Asgardians of the Galaxy. The name of this comic is perfect for a number of reasons. Firstly, it’s a great pun -- it’s so good, in fact, that writer Cullen Bunn freely admits in the back matter to the issue that it was the germ of the whole idea. More than that though, it exactly fits what this comic is -- or, perhaps more accurately, Bunn writes a great first issue that lives up to the premise of the concept. And like the B-Sharps in The Simpsons, it’s a name that’s funny at first, but grows more and more appropriate the more time you spend with it. The reason for that is pretty simple: with this cast of characters, Bunn hasn’t just gathered a group of Asgardians to “guard the galaxy.” They’re the misfits, the A-holes, a ragtag team of fringe Asgardians that never quite seem to fit in, a team that's been brought together by subterfuge and circumstance to become the unlikely heroes that we as the audience see in all of them. Even the frog.
Asgardians of the Galaxy #1 does what every debut issue of a team book does: it gets the band together. Archaeologist Annabelle Riggs is our surrogate here, and we follow her as she’s dragged from her romantic moment (ain’t it always the way?) into the cosmic madness that will undoubtedly follow this team around. Bunn moves us forward and backward through the narrative freely in order to pace the issue effectively, and through Riggs’ counterpart Valkyrie we see both reasons why she’s a part of the team: her archaeology skills, and her ability to kick some ass.
It’s the former attribute we see first, as Angela -- long-forgotten sister to Thor and Loki, and the apparent leader of the group -- is utilizing Annabelle’s gifts for relic hunting to interpret the runes on an ancient monument. As the issue progresses from one action scene (involving a veritable “who’s who” of alien bad guys from dozens of Thor back issues) to the next, we discover that Angela is on the hunt for something, and has enlisted the help of these criminals and misfits to achieve it. Obviously, Annabelle reasons, whatever Angela is up to is something she can’t turn to Thor or Odin for, so instead she’s assembled fellow outcasts who won’t shy away from a fight, but neither will they turn her in.
Another thing Bunn freely admits is the fact that both Thor: Ragnarok and Avengers: Infinity War have influenced this issue, if not directly within the narrative then by allowing a concept like this to see the light of day. It’s clear that the current direction of cosmic Marvel in the Cinematic Universe has influenced this issue, but that’s not a bad thing. Asgardians of the Galaxy would conceptually fit right into the MCU, down to the fact that at least two of the characters share the look of their big screen counterparts, as well as the blend of humor and action that Bunn balances so well here.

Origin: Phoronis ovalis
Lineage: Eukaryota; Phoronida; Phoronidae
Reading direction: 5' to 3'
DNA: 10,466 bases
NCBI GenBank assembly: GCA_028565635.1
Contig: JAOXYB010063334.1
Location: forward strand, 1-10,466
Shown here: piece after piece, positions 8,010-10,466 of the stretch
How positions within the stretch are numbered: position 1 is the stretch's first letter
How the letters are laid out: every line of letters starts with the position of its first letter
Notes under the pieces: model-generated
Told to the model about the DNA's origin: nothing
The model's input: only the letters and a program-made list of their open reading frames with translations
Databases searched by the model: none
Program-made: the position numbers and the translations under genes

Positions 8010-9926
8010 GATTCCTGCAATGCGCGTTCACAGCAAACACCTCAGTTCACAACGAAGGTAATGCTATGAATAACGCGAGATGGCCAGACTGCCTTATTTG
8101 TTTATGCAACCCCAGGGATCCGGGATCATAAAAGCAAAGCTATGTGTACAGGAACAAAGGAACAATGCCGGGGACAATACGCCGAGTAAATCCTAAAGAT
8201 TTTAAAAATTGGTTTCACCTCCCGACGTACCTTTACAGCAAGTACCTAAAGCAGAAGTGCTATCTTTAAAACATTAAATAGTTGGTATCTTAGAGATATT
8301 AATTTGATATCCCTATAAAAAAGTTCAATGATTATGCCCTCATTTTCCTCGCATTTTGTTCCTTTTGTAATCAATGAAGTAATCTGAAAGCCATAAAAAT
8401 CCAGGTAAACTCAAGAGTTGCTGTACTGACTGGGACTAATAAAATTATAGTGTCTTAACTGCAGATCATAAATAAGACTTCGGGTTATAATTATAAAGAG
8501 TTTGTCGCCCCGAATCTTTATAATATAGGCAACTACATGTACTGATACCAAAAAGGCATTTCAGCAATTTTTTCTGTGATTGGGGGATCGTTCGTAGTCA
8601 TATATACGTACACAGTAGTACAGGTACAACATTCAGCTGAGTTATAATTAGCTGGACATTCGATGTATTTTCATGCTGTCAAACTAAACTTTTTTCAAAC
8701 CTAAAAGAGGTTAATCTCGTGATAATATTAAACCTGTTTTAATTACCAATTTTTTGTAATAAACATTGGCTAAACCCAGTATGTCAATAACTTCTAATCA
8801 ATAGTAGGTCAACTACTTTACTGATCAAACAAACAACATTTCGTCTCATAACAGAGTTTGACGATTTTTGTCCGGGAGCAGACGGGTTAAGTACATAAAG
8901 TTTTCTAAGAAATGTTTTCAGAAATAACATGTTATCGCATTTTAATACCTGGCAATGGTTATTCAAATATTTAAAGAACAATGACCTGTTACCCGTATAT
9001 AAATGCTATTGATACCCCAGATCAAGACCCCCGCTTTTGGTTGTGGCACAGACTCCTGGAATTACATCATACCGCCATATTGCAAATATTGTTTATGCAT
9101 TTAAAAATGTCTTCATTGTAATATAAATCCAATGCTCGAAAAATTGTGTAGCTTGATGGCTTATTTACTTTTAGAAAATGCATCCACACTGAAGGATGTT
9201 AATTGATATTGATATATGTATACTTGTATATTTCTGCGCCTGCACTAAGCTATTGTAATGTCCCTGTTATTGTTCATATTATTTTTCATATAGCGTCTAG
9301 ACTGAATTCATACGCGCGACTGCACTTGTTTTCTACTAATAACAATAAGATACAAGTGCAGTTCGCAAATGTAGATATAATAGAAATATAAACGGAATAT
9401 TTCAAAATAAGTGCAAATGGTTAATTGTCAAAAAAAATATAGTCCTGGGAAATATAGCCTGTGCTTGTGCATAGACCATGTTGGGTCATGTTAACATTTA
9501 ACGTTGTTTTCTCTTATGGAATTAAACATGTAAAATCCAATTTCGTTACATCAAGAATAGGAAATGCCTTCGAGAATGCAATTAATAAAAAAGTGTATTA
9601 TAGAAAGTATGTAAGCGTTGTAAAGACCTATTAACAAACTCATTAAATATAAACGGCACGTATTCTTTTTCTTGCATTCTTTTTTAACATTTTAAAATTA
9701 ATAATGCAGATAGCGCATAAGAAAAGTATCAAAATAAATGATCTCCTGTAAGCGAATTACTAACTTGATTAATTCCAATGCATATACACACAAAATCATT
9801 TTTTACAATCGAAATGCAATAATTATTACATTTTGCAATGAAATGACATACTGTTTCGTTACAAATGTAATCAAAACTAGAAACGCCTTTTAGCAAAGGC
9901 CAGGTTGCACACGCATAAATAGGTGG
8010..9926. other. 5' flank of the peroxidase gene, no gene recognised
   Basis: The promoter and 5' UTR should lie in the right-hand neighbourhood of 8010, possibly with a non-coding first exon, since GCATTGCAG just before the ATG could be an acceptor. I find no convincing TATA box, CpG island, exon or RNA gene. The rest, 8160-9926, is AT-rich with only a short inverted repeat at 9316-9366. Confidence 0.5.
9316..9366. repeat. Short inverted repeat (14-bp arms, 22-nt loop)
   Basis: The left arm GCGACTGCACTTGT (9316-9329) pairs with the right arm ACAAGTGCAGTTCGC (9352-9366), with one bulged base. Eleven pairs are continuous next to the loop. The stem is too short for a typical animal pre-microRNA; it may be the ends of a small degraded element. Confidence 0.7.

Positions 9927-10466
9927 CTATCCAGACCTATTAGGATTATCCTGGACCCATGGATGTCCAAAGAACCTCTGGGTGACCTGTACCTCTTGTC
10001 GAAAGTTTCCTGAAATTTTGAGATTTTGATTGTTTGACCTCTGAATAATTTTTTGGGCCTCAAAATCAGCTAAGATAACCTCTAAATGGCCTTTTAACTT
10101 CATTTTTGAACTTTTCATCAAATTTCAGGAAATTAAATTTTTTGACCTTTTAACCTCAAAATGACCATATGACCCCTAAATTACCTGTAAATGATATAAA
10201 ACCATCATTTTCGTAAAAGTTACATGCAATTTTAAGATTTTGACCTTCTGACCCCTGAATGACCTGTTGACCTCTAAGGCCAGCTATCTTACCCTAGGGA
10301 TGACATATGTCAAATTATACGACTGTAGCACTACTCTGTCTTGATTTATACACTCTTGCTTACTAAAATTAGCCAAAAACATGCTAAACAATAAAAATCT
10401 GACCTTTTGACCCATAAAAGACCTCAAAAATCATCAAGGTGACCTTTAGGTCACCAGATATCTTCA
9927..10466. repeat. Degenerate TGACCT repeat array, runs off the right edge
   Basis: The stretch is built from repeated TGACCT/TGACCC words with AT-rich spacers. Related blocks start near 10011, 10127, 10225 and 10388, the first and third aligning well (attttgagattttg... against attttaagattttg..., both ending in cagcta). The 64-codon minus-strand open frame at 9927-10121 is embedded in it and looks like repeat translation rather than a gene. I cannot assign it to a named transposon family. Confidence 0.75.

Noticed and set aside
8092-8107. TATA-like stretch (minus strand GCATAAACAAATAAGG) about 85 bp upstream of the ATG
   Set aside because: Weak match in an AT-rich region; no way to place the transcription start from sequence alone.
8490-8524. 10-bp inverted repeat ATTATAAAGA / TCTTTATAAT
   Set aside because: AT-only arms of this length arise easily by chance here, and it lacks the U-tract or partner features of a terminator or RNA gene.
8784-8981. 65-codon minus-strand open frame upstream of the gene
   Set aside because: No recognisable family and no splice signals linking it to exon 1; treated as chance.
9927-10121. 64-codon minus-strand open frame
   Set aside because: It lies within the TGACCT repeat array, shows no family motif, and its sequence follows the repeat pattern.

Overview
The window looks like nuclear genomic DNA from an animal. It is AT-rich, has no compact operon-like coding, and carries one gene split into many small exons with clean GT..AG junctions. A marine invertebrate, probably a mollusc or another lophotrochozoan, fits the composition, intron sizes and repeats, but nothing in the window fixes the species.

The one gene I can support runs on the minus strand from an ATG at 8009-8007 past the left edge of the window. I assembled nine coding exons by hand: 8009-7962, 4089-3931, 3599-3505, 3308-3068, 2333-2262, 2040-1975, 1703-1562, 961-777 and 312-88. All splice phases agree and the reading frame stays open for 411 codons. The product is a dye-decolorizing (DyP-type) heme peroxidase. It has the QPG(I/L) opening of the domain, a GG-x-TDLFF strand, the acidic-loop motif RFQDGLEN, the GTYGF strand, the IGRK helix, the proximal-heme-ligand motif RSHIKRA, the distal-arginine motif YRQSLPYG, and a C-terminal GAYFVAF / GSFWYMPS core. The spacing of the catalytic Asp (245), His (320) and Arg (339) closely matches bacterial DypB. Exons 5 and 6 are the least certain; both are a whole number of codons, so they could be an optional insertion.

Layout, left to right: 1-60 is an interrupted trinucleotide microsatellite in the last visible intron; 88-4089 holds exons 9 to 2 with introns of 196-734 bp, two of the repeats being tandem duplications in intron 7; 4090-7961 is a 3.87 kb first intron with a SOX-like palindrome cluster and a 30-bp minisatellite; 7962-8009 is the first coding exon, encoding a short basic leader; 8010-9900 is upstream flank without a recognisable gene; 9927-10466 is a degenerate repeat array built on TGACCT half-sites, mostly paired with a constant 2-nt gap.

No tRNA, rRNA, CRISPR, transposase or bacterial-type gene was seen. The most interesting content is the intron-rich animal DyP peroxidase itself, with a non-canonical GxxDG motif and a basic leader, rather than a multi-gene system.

There’s a small concern that fans of the movies who might see this issue and want to pick it up (and they absolutely should) wouldn’t know who half the cast is, but Bunn manages to convey their characters and personalities really well without resorting to lengthy, unnecessary exposition. There’s also a brief guide at the back of this issue just in case more is required. Really though, this could and, in some cases will be the reader’s first introduction to these characters; their strange and highly implausible backstories aren’t necessary homework in order to “get” this issue, much like -- to continue the comparison -- the history of each of the Guardians wasn’t needed before you saw that first movie.
Artist Matteo Lolli is a great fit for Asgardians of the Galaxy. His history on Deadpool comics means that he has the knack for visual comedy down and, along with Bunn’s script, provides some truly funny moments thanks to excellent pacing and characterization. Throg (a frog with the power of Thor, obviously) is bound to be a highlight in that sense, and Lolli uses both the introduction and visualization of him to full comedic effect, not to mention the terrified reactions of the bad guys when they see what this little Amphibious Asgardian can do. You get the sense that Thunderstrike -- essentially a dude-bro Thor -- and Throg could be the next Rocket and Groot.
There are multiple moments that call for the widescreen treatment, and Lolli delivers. A field of battle, a cosmic graveyard and a mythical fleet of ships all get double-page spreads, and colorist Federico Blee brings each page to glorious life with rich, otherworldly blues and pinks. This is an adventure not just in the stars, but in the grand Marvel cosmos, and as such, there’s not a single panel that’s not drenched in bright alien colors and hues.
This may be one of Cullen Bunn’s finest superhero books, and although he accredits its timing to the ongoing Infinity Wars event -- the events of which are directly referenced in the narrative, and could indeed play a more significant part going forward -- it’s clear that the success of movies like Thor: Ragnarok has made this a very timely debut indeed. There is humor and action here, but also the smallest twinklings of heart appearing, as well as the promise of some genuinely fascinating interplay between the characters. Almost all of the cast has strong, complicated histories, but Bunn manages to remain faithful to each of their personalities while also refreshing and updating them, and proving that there’s room for more than one team of A-holes.